July 31, 2018 at 6:02pm

Piano Piece Pick #15 - And so it goes that Billy Joel's 13th (and last) album would be entirely classical compositions, and not a single piece would be performed by him.

As you hear the Air (Dublinesque) from his Fantasies & Delusions album, played beautifully here by Richard Joo, you can't help but marvel at the talent of the incredible "Piano Man" born and raised in the Bronx, New York. Here's to many more years, Billy!

... See More

Piano Piece Pick #15 - And so it goes that Billy Joel's 13th (and last) album would be entirely classical compositions, and not a single piece would be performed by him.

As you hear the Air (Dublinesque) from his Fantasies & Delusions album, played beautifully here by Richard Joo, you can't help but marvel at the talent of the incredible "Piano Man" born and raised in the Bronx, New York. Here's to many more years, Billy!

https://www.youtube.com/watch?v=70fiAUFniNQ

PS - Yes, the intro to "And So it Goes" (also from Billy Joel) does sound very similar to the Air (Dublinesque), that I shall add a link to it below.

https://www.youtube.com/watch?v=FHO6a2H-pqY

Enjoy.

I know I did, playing the Air (it was excellent) and listening to Billy Joel. You can find Fantasies and Delusions at the Esplanade Library.

July 20, 2018 at 11:33am

Book Intro #1 - "Play it again: An amateur against the impossible" by Alan Rusbridger. This is an inspiring book by the Editor of the Guardian, one of the world's foremost newspaper. Alan, who gave up the piano at 16, gave himself a year to learn Chopin's Ballade No. 1 forty years later, and this book deals with his focus, discipline, and desire. It is, above all, about the sanctity of one's inner life in a world dominated by deadlines and distractions. A great read - available at NLB (... See More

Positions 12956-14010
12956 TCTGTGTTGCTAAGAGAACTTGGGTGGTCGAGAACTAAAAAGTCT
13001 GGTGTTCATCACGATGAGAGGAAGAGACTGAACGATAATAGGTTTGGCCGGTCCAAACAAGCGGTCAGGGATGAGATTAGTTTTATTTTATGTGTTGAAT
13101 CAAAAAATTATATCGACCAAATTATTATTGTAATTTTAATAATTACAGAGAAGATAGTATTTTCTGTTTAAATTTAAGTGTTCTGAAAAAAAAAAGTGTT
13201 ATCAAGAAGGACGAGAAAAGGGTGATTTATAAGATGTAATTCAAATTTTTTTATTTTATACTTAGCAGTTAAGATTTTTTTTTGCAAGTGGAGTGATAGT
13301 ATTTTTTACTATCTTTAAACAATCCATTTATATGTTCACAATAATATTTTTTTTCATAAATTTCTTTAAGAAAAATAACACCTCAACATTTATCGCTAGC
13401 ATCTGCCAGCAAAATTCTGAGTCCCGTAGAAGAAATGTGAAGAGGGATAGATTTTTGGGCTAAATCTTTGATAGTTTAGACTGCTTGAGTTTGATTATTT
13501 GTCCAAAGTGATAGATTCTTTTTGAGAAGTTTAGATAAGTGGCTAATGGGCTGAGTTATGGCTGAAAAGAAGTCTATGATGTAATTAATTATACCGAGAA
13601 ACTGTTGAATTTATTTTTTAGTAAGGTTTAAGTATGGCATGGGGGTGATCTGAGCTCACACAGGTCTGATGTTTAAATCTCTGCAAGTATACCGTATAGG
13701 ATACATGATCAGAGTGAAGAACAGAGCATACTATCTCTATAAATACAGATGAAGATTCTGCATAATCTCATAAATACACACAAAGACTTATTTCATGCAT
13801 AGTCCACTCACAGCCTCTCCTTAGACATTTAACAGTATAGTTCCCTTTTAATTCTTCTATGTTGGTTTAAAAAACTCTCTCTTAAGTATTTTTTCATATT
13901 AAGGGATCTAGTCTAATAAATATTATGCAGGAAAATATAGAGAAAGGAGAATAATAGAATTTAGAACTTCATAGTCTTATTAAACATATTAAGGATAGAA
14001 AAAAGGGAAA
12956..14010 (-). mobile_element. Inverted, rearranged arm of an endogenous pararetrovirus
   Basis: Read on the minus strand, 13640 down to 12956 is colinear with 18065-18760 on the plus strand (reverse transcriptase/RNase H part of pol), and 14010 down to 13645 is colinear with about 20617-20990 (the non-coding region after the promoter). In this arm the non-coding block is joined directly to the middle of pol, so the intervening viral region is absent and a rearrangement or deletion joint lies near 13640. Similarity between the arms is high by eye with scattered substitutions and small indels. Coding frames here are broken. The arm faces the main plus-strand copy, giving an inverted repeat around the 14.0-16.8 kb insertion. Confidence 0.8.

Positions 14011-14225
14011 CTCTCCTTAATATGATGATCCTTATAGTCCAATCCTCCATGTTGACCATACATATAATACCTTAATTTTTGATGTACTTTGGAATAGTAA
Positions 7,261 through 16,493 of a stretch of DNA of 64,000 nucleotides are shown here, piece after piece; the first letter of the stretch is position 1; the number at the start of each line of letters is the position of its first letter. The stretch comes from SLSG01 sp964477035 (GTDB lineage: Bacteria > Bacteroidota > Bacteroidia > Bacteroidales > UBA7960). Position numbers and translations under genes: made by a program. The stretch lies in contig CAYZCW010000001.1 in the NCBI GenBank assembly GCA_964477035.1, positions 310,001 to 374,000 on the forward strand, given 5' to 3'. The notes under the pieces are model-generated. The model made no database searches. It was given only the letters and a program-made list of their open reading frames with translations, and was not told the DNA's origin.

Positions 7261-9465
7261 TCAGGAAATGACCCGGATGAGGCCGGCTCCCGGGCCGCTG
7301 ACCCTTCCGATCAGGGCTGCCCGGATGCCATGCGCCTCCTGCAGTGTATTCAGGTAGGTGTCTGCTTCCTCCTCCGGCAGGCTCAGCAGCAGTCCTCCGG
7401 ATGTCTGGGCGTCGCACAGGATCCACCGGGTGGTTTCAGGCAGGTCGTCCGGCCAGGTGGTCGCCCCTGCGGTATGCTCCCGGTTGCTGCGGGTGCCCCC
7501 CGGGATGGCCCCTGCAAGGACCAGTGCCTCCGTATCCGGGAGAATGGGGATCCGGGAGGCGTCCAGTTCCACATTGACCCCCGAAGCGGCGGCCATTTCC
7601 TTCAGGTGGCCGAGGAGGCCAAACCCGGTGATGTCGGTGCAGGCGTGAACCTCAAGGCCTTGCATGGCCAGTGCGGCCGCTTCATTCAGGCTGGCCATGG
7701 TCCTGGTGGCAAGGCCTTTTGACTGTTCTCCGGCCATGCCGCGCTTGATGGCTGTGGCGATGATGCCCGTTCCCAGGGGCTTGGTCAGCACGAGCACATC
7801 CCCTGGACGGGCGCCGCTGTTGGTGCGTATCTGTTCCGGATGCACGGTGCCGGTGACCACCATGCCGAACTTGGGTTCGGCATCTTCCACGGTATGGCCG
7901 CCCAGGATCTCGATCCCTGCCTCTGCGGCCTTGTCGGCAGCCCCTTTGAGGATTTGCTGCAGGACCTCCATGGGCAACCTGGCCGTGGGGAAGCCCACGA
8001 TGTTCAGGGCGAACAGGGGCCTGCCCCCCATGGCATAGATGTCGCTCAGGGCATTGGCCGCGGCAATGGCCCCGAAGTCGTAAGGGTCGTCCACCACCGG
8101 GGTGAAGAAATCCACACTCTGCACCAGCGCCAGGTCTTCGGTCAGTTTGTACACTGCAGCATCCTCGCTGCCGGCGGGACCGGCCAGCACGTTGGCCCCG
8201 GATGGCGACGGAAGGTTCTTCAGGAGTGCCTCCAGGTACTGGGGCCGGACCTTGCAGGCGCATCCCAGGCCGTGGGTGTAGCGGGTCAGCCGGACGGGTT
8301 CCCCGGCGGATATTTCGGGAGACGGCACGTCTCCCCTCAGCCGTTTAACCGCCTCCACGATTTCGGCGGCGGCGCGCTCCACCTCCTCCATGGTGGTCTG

Book Intro #1 - "Play it again: An amateur against the impossible" by Alan Rusbridger. This is an inspiring book by the Editor of the Guardian, one of the world's foremost newspaper. Alan, who gave up the piano at 16, gave himself a year to learn Chopin's Ballade No. 1 forty years later, and this book deals with his focus, discipline, and desire. It is, above all, about the sanctity of one's inner life in a world dominated by deadlines and distractions. A great read - available at NLB (Esplanade, Tampines, Woodlands, and Jurong).

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Gavin Koh

A short video about Alan's book by Alan himself: https://www.youtube.com/watch?v=ZwJKGEWarAk

July 20, 2018 at 11:34am
Gavin Koh

Currently going through this book and must say it's very well written and full of insights. The content is laid out in the style of a diary and I especially love the ending where Chopin's Ballade... See More

Currently going through this book and must say it's very well written and full of insights. The content is laid out in the style of a diary and I especially love the ending where Chopin's Ballade is analyzed thoroughly page by page, section by section - kind of like an amateur climber tackling the Matterhorn, one cramponed step at a time.

July 20, 2018 at 7:31pm
Adrian Huang

Very inspiring.

July 31, 2018 at 3:39pm
Gavin Koh

Absolutely!

Here is a single paragraph from the following entry "Friday, 25 March":

Lunch with Noriko Ogawa today. She's just flown from Japan and looks emotional and sombre. I... See More

Absolutely!

Here is a single paragraph from the following entry "Friday, 25 March":